The second window depicts Bishop Kentigern known as Mungo, was a missionary in the Scottish Kingdom of Strathclyde in the late sixth century, and the founder and patron saint of the city of Glasgow. Having been ordained priest, Kentigern set out to restore the faith at Glasgow. He crossed the Forth at Alloa and set up his church on the Molendinar Burn, where Glasgow Cathedral now stands at the top of the High Street. Due to a Pagan uprising Kentigern travelled to Wales where he founded a monastery in the Vale of Ciwyd. He was able to return to Scotland in 573. He stopped at Hoddam, by Dumfries, and established missions throughout Galloway, which had been converted 150 years earlier by St Ninian. After eight years Kentigern returned to Glasgow, It was nearby, in Kilmacolm, that he was visited by Saint Columba, who was at that time labouring in Strathtay. The two saints embraced, held long converse, and exchanged their pastoral staves. He died in January 603.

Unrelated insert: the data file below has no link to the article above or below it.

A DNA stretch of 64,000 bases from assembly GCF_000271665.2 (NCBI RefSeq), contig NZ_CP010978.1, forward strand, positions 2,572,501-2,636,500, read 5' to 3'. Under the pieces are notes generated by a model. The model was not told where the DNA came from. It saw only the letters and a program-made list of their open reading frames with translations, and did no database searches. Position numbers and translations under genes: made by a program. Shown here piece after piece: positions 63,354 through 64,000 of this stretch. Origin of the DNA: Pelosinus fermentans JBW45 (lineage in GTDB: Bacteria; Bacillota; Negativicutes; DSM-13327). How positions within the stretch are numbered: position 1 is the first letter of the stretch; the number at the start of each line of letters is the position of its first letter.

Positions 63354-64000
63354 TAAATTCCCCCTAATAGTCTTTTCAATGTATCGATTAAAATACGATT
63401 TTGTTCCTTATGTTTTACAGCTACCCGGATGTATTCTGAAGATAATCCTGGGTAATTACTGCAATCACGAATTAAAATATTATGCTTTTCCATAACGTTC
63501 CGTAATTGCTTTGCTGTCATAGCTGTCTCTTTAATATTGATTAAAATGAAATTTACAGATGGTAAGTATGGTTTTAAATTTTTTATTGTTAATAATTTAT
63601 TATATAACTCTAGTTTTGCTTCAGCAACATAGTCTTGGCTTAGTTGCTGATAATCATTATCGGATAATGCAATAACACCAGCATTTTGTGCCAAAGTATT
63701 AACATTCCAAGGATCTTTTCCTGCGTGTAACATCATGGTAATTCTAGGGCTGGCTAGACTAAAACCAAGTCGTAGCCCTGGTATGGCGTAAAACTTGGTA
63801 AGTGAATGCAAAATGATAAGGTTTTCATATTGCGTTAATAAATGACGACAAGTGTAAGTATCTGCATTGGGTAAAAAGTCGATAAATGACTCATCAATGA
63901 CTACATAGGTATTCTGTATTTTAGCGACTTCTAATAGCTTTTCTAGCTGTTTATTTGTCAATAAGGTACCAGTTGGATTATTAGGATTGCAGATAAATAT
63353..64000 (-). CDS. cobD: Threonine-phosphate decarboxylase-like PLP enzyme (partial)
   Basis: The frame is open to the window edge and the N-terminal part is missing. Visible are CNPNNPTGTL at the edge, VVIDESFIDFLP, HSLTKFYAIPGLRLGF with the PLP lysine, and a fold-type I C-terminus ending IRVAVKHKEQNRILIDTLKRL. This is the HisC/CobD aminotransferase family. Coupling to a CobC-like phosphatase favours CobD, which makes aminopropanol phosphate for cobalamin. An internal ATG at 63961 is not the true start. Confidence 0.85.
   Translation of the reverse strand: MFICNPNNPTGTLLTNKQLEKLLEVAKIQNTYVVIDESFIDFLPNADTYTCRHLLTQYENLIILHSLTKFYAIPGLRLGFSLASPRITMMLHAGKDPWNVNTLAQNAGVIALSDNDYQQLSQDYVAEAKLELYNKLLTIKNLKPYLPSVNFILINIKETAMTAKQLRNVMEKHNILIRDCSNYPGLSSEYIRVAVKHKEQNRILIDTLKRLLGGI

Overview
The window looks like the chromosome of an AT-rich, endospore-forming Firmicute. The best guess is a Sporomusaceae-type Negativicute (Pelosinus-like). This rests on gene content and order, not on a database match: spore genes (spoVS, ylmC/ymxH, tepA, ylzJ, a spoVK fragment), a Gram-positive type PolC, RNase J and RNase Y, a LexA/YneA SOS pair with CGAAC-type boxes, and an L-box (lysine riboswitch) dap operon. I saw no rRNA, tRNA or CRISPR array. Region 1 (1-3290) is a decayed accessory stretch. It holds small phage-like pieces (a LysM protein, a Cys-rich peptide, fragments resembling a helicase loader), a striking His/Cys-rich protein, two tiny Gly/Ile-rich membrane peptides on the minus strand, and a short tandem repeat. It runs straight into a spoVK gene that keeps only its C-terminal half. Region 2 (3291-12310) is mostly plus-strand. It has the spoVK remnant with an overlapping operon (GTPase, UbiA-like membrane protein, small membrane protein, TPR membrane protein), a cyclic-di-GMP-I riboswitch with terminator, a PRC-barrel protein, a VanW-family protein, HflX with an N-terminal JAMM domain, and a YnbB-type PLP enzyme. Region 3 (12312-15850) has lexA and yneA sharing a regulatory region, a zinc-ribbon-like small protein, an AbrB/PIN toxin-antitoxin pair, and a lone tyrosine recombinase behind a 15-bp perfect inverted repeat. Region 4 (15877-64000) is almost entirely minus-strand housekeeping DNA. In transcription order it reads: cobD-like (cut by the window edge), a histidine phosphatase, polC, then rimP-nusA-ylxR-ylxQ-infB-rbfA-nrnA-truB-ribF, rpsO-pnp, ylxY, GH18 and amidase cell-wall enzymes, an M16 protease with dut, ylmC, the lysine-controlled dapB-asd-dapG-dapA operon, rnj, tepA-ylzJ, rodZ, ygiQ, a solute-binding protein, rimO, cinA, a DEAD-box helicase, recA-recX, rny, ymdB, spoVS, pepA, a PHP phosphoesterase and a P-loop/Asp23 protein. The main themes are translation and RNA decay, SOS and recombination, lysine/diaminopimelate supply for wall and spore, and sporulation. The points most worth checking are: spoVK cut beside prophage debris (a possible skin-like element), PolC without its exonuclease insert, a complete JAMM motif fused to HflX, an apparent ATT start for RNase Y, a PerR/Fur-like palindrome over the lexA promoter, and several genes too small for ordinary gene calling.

and Archbishop David c. 510 – c. 601) was a Welsh bishop of Mynyw (now St Davids) during the 6th century. He is the patron saint of Wales. He became renowned as a teacher and preacher, founding monastic settlements and churches in Wales, Dumnonia, and Brittany. St David’s Cathedral stands on the site of the monastery he founded in the Glyn Rhosyn valley of Pembrokeshire. The Monastic Rule of David prescribed that monks had to pull the plough themselves without draught animals, must drink only water and eat only bread with salt and herbs, and spend the evenings in prayer, reading and writing. No personal possessions were allowed: even to say “my book” was considered an offence. He lived a simple life and practised asceticism, teaching his followers to refrain from eating meat and drinking beer. His symbol, also the symbol of Wales, is the leek.
and is dedicated to the memory of DOROTHY DEACON (the daughter of Maurice Deacon) donated by the Staffs of Sheepbridge Engineering Works and Collieries.